Law and Ordinance
In order to illustrate the potential gaps in coverage please join me in reviewing an entirely fictional claim. My fictional school is Beth’s Child Care Academy; Beth and Steven are the owners of this school.
It was a Sunday night at about 2am when the hot water heater burst into flames and my school began to burn. My school is 10 years old but I have a great alarm system installed. The fire department was on the scene within 10 minutes and after an hour of battling the fire, put it out.In the cold light of day, on Monday morning I was able to assess the damage and it appeared that about 70% of my school had been destroyed. I called my insurance agent and reported the claim. Once the claim adjuster met with me I was able to start interviewing contractors to get my school rebuilt.
During my meetings with prospective contractors I got some really bad news. My town: Anytown, Florida has a building code that requires me to tear downall of my building and start over if more than 55% of my building is destroyed. At first I thought this was bad news only because it would take me longerto rebuild. Then I found out it’s really bad news because insurance only pays for the damaged portion of the building.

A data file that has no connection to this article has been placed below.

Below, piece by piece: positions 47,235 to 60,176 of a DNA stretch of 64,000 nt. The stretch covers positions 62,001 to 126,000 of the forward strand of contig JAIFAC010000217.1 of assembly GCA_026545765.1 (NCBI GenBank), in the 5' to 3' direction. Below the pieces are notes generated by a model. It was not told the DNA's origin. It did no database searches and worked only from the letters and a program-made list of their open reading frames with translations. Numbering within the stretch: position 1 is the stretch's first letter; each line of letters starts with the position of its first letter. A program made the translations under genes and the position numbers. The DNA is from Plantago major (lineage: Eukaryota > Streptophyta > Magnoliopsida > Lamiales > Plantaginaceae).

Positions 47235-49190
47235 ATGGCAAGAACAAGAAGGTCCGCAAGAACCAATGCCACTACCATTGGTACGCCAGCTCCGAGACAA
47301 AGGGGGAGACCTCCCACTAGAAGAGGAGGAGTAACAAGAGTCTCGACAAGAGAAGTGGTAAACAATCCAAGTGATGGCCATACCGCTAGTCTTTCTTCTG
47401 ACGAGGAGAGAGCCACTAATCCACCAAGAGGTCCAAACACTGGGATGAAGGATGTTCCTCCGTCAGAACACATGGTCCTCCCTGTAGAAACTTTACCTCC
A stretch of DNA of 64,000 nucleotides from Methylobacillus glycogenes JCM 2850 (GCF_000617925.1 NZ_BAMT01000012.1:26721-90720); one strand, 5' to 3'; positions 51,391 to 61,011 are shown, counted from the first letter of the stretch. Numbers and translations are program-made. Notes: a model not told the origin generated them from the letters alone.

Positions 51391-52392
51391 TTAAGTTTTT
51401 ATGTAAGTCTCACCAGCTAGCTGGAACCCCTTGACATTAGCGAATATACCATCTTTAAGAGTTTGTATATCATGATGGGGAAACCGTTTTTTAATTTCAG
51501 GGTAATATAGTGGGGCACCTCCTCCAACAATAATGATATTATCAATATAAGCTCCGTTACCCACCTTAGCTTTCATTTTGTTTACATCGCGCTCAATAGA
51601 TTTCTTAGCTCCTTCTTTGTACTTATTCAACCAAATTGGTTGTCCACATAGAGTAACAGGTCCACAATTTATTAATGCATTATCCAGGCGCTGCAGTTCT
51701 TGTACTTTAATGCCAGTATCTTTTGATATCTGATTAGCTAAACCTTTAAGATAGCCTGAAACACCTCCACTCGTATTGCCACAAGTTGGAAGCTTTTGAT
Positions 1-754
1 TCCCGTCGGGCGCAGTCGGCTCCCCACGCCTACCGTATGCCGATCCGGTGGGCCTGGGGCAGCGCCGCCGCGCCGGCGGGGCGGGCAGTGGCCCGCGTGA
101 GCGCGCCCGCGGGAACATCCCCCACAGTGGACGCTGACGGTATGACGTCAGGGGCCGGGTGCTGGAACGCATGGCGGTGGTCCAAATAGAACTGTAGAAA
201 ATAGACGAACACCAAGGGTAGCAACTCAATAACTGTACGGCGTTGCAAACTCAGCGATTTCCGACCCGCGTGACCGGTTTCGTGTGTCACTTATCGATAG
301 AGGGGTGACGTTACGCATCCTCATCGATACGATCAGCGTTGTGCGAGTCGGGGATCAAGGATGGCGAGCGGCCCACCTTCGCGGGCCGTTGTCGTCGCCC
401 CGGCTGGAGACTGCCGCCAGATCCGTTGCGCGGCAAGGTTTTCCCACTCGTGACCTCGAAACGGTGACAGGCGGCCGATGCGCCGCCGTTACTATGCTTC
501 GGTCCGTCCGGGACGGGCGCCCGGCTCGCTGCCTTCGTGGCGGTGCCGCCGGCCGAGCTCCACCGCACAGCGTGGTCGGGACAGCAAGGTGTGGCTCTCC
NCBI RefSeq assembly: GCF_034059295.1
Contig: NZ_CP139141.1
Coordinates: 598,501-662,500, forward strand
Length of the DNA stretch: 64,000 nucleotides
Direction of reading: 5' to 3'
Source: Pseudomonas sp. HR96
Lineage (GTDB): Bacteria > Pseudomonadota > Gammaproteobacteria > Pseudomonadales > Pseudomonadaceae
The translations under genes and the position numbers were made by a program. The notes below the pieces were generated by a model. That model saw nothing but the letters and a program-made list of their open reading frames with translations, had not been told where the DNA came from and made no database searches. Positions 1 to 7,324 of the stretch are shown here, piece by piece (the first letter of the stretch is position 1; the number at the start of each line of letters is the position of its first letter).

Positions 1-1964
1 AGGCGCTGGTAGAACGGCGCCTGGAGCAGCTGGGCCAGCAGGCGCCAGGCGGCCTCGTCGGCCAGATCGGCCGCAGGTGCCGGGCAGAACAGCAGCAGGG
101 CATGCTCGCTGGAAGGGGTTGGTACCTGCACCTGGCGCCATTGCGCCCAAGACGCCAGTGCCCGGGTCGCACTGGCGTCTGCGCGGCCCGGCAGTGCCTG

And the bad news doesn’t stop there. I also have to pay to have that undamaged portion of my building torn down and the debris hauled away. The insurance will pay for the debris removal on the damaged part of the building but not the undamaged part.
You can avoid finding yourself in this situation by being sure you have Ordinance or Law coverage. This coverage provides three things:
2. The cost to rebuild the undamaged portion of your building if local ordinance requires it following a covered loss.
All the child care and school policies we sell provide varying amounts of built in ordinance or law coverage. These built in coverages may not be sufficient for your needs. We review all of our client's specific situations at renewal. If you would like to review yours sooner please call us.